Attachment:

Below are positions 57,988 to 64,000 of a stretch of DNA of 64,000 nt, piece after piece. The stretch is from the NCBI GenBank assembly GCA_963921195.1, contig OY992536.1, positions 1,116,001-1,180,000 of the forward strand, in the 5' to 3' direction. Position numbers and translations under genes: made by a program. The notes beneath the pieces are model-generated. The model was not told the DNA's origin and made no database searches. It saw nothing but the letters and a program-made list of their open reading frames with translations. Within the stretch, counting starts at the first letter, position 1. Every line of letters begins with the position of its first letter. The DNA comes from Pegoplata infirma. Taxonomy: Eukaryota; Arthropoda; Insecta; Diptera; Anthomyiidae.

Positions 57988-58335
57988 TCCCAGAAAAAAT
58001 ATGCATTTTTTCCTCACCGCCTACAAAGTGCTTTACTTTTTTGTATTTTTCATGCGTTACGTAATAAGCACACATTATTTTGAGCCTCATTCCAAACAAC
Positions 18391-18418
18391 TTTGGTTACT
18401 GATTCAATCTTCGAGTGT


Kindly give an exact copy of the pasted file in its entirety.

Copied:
Below are positions 57,988 to 64,000 of a stretch of DNA of 64,000 nt, piece after piece. The stretch is from the NCBI GenBank assembly GCA_963921195.1, contig OY992536.1, positions 1,116,001-1,180,000 of the forward strand, in the 5' to 3' direction. Position numbers and translations under genes: made by a program. The notes beneath the pieces are model-generated. The model was not told the DNA's origin and made no database searches. It saw nothing but the letters and a program-made list of their open reading frames with translations. Within the stretch, counting starts at the first letter, position 1. Every line of letters begins with the position of its first letter. The DNA comes from Pegoplata infirma. Taxonomy: Eukaryota; Arthropoda; Insecta; Diptera; Anthomyiidae.

Positions 57988-58335
57988 TCCCAGAAAAAAT
58001 ATGCATTTTTTCCTCACCGCCTACAAAGTGCTTTACTTTTTTGTATTTTTCATGCGTTACGTAATAAGCACACATTATTTTGAGCCTCATTCCAAACAAC
Positions 18391-18418
18391 TTTGGTTACT
18401 GATTCAATCTTCGAGTGT